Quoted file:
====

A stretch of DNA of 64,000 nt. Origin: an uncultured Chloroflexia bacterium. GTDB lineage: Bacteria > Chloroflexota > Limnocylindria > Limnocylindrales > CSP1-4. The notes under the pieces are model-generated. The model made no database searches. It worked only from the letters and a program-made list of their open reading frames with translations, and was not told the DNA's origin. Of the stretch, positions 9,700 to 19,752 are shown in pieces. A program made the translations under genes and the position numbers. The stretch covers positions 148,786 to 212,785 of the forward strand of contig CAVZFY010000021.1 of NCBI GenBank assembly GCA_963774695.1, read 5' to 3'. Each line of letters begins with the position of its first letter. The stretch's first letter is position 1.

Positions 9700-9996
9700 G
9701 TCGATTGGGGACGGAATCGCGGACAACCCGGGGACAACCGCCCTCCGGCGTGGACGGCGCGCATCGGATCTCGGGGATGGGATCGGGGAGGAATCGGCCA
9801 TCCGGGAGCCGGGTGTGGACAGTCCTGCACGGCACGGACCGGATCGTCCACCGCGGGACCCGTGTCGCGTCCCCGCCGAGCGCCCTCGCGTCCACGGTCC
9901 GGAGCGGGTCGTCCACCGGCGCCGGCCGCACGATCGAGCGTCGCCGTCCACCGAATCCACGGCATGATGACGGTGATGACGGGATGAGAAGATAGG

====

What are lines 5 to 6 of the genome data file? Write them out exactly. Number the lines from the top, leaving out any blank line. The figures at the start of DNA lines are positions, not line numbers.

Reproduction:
9801 TCCGGGAGCCGGGTGTGGACAGTCCTGCACGGCACGGACCGGATCGTCCACCGCGGGACCCGTGTCGCGTCCCCGCCGAGCGCCCTCGCGTCCACGGTCC
9901 GGAGCGGGTCGTCCACCGGCGCCGGCCGCACGATCGAGCGTCGCCGTCCACCGAATCCACGGCATGATGACGGTGATGACGGGATGAGAAGATAGG